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George William Watt papers

Call Number: MS 665
Scope and Contents
The George W. Watt Papers consist of nine linear feet of correspondence, writings, and notes related to Watt's research on Wilson and other historical subjects.

Series I, CORRESPONDENCE, spans the years ca. 1930-1954. It consists mainly of Watt's requests for information about Wilson. He addressed his inquiries to authors and publishers of books and articles about Wilson, to members of the Wilson administration, to people who had known Wilson or members of his family, to historical societies and libraries, and to churches and colleges that Wilson or one of his ancestors attended. The papers include replies to little more than half of these letters, and many are brief and uninformative. There are, however, a few letters from historically important correspondents that offer significant information or opinion, and many others contain some biographical data about Wilson. Watt also wrote to a number of college and university presidents asking their opinion of Wilson's presidency at Princeton, and he received several brief replies.

The other principal subject of Watt's correspondence is Theodore Roosevelt. He wrote a number of letters asking whether Roosevelt took part in the fighting on San Juan Hill and whether he knew, some years before the outbreak of World War I, of Germany's plan to invade Belgium. Several Rough Riders confirmed that Roosevelt participated fully in the battle, but no one confirmed his foreknowledge of Germany's military plans.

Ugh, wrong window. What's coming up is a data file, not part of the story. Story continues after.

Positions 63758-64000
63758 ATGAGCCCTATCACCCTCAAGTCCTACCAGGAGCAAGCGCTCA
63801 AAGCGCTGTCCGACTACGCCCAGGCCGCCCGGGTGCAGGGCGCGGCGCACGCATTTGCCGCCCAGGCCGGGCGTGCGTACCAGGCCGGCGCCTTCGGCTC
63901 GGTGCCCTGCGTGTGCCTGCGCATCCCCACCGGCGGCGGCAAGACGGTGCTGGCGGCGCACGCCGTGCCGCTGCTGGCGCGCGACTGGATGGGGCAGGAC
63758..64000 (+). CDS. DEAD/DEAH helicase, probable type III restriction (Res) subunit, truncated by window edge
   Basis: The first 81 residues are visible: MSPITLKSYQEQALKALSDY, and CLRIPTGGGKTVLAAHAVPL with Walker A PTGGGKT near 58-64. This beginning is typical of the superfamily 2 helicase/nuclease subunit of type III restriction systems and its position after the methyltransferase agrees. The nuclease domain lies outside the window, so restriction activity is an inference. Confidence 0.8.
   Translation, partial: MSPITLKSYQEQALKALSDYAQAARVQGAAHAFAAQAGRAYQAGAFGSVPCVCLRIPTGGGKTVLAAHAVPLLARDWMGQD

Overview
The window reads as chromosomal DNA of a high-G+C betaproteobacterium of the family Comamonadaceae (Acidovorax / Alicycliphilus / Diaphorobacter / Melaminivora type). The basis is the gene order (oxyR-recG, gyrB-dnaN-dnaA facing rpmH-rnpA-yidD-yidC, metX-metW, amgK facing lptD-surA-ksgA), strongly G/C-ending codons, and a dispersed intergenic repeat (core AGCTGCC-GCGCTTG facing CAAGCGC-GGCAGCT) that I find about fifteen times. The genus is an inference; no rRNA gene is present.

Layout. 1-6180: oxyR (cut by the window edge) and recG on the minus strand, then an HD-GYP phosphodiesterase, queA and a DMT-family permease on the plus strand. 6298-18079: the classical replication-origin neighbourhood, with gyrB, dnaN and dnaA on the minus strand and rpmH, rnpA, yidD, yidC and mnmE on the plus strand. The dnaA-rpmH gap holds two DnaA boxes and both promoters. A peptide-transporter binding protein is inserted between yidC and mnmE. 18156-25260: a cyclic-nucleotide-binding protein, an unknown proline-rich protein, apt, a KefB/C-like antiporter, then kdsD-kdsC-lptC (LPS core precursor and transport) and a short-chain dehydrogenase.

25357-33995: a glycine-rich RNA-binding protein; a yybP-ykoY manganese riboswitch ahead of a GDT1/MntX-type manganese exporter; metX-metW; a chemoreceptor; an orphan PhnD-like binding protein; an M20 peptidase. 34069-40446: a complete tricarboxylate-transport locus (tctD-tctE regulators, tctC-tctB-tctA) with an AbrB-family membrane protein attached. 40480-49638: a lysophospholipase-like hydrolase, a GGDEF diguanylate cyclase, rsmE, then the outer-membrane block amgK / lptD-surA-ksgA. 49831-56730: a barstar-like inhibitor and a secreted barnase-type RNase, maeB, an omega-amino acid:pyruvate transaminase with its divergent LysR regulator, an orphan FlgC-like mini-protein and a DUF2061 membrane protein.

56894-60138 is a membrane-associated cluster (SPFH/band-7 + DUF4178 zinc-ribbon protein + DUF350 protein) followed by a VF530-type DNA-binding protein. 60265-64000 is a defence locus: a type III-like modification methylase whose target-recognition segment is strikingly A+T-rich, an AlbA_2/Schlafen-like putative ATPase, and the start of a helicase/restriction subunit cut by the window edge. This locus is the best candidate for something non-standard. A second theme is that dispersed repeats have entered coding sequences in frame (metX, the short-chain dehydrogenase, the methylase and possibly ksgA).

Series II, WRITINGS, contains two drafts of Watt's book-length manuscript on Woodrow Wilson, drafts of writings on the Wilson era and other topics, and notes for the Wilson manuscript.

Series III, NOTES, is comprised of reading notes on books related to the Wilson era, research notes on several twentieth-century figures, and annotated magazine and newspaper clippings.
Conditions Governing Access
The materials are open for research.
Conditions Governing Use
Copyright status for collection materials is unknown. Transmission or reproduction of materials protected by U.S. Copyright Law (Title 17, U.S.C.) beyond that allowed by fair use requires the written permission of the copyright owners. Works not in the public domain cannot be commercially exploited without permission of the copyright owners. Responsibility for any use rests exclusively with the user.
Arranged in three series: I. Correspondence. II. Writings. III. Notes.
9.25 Linear Feet (13 boxes)
Related Names
Watt, George W. (George William), 1878-
Language of Materials